Local nonprofit CB Kids honor’s founder’s late godmother by introducing children to charity organizations
Washington Township native Marcie Dewey remembers her godmother Cassy Bytof as an example of a mother. Growing up, Bytof was the aunt who had Dewey’s cousins get together, work together and be there for each other through singing, games and most often traditional relay races. When Bytof passed in 2012, Dewey wanted to do something in her honor. That’s when she created the local nonprofit CB Kids.
“The initial premise was we were going to get kids to do things for kids,” Dewey said. “Local kids in the area helping kids in need, whatever it may be — medically, financially — just to give back.”
In June 2013, Dewey organized an informational walk in the park to share her ideas and plans to interested community members. To her surprise, more than 100 people came to show support. Since then, the organization has grown to assist not only children in need, but also the homeless, domestic violence families and other nonprofits collecting items or raising money for the less fortunate.
CB Kids runs September through June, following the school season to ensure children are available. Each month, the organization chooses a different charity to help with a service project, while introducing the children to the nonprofit and what it does.
“We try to create something for the kids to do something hands-on. Hopefully they’ll remember as they get older and when they become adults say, ‘I remember helping them,’ and they’ll help them again,” Dewey said. “Kids learn by example. If we get them together and provide them an example of ways to help others out there, then they’ll remember that and they’ll then hopefully be an example for younger kids coming up behind them.”
Examples of CB Kids work include traditional events, such as a toy-drive bingo in December where children donate a toy to play a game for the chance to win prizes. The toys are then distributed to families within Washington Township. CB Kids also partners with CDW, a technology solutions and service provider in Cherry Hill, to adopt around 120 children through Gloucester County Social Services to give them Christmas presents. For Easter, volunteers organize baskets and eggs for People in Transition at Rowan College at Gloucester County as well as domestic violence shelters through SERV.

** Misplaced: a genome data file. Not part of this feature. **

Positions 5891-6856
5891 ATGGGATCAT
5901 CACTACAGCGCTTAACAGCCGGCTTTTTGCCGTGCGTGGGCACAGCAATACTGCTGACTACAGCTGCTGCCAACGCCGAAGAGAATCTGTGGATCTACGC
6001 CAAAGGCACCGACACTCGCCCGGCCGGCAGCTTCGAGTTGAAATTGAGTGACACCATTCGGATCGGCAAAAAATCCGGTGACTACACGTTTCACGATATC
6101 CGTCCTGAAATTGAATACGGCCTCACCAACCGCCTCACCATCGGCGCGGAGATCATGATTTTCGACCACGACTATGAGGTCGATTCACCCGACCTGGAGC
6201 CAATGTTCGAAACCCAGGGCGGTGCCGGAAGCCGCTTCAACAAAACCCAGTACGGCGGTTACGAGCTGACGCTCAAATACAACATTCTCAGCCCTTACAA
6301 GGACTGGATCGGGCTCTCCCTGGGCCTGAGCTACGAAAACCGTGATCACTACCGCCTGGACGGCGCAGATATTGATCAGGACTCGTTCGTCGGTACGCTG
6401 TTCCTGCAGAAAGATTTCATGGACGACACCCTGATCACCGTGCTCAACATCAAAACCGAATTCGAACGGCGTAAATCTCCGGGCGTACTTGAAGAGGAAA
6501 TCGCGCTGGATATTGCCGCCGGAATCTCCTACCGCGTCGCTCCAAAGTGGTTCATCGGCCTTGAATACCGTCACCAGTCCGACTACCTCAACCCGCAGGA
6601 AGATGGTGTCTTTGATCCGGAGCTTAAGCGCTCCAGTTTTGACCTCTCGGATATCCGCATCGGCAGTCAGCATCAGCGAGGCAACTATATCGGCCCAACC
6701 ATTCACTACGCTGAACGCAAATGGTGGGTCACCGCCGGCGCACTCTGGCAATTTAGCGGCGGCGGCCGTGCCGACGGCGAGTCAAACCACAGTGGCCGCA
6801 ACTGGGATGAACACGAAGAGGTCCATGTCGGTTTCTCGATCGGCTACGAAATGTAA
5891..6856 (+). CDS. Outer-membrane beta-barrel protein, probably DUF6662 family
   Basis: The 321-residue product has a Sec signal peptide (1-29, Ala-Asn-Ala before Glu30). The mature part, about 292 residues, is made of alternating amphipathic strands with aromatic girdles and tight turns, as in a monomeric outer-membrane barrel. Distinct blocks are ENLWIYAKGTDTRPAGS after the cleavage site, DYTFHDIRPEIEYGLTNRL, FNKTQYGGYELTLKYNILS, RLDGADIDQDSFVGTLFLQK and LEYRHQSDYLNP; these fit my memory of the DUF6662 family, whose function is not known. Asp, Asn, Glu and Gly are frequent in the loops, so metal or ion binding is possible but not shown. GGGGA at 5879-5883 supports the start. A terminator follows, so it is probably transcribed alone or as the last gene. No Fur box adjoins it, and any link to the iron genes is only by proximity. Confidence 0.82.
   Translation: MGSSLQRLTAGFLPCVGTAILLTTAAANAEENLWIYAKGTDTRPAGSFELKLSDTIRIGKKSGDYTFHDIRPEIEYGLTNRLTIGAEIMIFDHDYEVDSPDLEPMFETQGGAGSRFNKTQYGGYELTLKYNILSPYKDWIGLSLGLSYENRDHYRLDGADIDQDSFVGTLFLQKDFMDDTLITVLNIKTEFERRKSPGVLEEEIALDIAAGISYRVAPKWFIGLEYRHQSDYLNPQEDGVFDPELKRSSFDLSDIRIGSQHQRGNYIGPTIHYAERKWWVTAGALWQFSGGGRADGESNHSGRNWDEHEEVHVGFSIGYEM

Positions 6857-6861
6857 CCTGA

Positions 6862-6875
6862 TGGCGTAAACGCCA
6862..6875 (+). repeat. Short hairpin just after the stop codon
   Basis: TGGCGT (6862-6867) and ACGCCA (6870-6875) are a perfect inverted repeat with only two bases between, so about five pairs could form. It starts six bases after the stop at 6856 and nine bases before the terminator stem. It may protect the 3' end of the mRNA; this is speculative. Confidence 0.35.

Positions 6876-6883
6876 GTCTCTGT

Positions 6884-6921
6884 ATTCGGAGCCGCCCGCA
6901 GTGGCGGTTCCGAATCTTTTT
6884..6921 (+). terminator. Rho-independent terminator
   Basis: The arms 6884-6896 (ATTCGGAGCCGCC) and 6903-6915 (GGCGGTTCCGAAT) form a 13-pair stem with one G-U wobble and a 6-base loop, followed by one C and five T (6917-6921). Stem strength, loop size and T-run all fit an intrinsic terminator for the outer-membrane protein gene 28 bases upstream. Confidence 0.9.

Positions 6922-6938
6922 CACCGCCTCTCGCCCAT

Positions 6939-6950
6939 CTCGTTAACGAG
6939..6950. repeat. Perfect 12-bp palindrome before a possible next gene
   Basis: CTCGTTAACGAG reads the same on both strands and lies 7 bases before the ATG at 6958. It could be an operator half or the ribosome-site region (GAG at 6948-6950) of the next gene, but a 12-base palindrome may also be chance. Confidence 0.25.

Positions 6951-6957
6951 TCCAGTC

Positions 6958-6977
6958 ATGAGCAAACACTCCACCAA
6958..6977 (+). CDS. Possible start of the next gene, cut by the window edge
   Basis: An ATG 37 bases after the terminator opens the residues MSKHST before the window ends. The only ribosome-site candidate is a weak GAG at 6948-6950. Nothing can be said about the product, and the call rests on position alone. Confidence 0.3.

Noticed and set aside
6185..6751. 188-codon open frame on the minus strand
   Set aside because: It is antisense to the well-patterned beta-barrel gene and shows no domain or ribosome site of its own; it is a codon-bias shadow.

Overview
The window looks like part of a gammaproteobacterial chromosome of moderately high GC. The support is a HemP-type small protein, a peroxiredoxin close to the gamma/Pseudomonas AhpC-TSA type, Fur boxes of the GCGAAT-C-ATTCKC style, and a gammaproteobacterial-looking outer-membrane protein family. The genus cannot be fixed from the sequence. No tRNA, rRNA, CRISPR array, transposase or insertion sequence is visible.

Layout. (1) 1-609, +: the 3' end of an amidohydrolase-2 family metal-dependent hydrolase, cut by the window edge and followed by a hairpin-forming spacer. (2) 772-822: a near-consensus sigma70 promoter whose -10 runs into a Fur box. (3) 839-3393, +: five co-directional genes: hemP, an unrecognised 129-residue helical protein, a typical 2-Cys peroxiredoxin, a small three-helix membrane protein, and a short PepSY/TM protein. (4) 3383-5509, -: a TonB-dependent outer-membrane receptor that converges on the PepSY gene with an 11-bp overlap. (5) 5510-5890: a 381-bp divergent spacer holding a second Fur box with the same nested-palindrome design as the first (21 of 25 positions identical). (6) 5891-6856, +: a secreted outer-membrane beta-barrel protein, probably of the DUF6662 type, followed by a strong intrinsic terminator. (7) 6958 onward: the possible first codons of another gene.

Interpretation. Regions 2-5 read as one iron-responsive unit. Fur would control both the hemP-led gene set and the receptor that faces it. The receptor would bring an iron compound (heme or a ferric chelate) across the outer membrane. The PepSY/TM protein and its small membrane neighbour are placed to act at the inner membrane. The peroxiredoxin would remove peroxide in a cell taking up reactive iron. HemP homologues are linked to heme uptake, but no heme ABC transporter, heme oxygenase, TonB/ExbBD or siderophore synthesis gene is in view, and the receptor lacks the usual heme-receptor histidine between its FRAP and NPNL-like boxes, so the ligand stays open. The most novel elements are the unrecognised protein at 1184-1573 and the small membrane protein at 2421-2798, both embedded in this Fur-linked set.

Last year, CB Kids raised funds for the Washington Township Police Department K-9 Unit through collecting images of pet dogs from community members and creating a calendar to sell for $5. Through the sales, as well as Dog Day in the Park, the volunteers raised $750.
Most recently, CB Kids volunteered alongside around eight additional charity programs to donate backpacks for students attending Mastery Molina Elementary School in Camden. According to Dewey, every student in kindergarten through eighth grade, about 500 children, received a backpack stuffed with school supplies.
Dewey said also in January, she invites a few of the older student volunteers, typically at the high school level, to create their own service project, start to finish.
“If we’re getting together, getting these kids to make a difference and then turn around and do it as a future generation, that’s a perfect reason to do something like this,” Dewey said. “Have the kids think of what they’re going to do for somebody else, rather than what they’re going to get out of it.”
In September, Dewey plans to collaborate with Township Rocks to create a scavenger hunt as a way of meeting children and parents, and explaining what is coming up in this year’s plan. Children will get together to paint rocks, the rocks will then be hidden and the person who finds the most rocks listed on the scavenger hunt sheet within the span of two weeks will win a prize.
In October, Dewey said CB Kids will be donating homemade games and prizes to the Ronald McDonald House for Halloween night, as well as filling and decorating chemo bags for cancer patients, a collaboration with nonprofit Collecting for a Cause.
Dewey said the children who volunteer with CB Kids range in age from as young as 3 to returning graduates who want to come back.
“The kids love it; they like to come, they like to help, they like to make a difference,” Dewey said.
For more information on CB Kids and what volunteer opportunities or events are coming up, visit www.cbkids.org, or check out the CBKids.Org Facebook page.